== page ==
Doug Brugge has a Ph.D. in cellular and developmental biology from Harvard University, and an M.S. in industrial hygiene from the Harvard School of Public Health. He is director of the NIH-funded Community Assessment of Freeway Exposure and Health (CAFEH) study, a five-year community-based participatory research project. He also directs the Tufts Community Research Center and is part of the leadership for the community engagement core of the Clinical and Translational Science Institute. He has worked in community-collaborations with many Boston neighborhoods, including Chinatown, and with Navajo communities in the American Southwest. His research methodologically has involved focus groups, oral histories, surveys, environmental sampling, and health outcome assessment.
Adjunct Professor, Department of Civil and Environmental Engineering, Tufts School of Engineering
Member, Clinical and Translational Science Program, Sackler School of Graduate Biomedical Sciences, Tufts School of Medicine
Department of Family Medicine and Community Health, Tufts School of Medicine
- 2009-present: Professor
- 2004-2009: Associate Professor
- 1998-2004: Assistant Professor
- 1996-1998: Instructor
- 1994-1996: Project Coordinator and Research Associate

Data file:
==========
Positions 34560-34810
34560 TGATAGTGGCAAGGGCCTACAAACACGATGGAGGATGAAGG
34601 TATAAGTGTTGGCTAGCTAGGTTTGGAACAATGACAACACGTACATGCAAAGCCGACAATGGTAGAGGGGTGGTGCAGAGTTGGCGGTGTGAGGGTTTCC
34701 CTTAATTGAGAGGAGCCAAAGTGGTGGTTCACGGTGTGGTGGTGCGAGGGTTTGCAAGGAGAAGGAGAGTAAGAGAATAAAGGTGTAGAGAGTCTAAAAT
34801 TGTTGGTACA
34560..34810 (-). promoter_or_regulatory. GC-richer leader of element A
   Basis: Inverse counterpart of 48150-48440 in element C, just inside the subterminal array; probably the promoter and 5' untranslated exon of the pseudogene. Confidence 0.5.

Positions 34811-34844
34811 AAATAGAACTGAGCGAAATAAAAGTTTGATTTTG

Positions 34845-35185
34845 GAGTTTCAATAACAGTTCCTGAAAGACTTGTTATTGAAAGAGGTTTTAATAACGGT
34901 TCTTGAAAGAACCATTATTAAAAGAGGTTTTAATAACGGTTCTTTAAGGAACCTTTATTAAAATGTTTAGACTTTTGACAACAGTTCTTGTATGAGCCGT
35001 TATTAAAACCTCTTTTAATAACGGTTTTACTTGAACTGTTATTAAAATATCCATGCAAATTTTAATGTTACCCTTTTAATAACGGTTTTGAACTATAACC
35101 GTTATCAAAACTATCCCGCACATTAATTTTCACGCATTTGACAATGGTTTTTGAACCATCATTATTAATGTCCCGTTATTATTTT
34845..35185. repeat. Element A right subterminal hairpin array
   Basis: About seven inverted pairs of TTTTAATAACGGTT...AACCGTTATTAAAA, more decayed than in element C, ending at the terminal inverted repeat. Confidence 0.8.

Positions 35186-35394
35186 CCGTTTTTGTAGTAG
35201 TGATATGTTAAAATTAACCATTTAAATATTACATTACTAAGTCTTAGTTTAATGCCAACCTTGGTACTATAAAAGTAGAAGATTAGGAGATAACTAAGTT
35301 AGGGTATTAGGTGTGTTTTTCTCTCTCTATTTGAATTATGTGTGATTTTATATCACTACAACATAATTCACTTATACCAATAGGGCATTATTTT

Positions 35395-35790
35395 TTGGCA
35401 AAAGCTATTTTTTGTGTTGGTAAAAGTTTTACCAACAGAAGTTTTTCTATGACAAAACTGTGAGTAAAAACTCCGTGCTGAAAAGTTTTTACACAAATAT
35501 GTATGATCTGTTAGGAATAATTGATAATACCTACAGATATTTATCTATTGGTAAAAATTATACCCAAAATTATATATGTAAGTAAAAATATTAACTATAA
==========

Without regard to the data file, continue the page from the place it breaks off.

Labor Educator and Industrial Hygienist, Massachusetts Coalition for Occupational Safety and Health, University of Massachusetts - Lowell
Lecturer, Department of Biology, Roxbury Community College
Doug Brugge directs the Community Assessment of Freeway Exposure and Health (CAFEH), a set of studies about ultrafine particles caused by traffic and their association with cardiovascular health risk (funded by NIEHS, NHLBI, EPA, HUD, and the Kresge Foundation). Brugge also directs the Tufts Community Research Center (funded by Tisch College). His research includes studies of asthma, traffic-related pollution, the impact of culture and language on health communication, the health impact of environmental tobacco smoke, motor vehicle-related injuries, and the impact of uranium mining and processing on Navajo communities. Most of his work uses a community-based participatory research approach.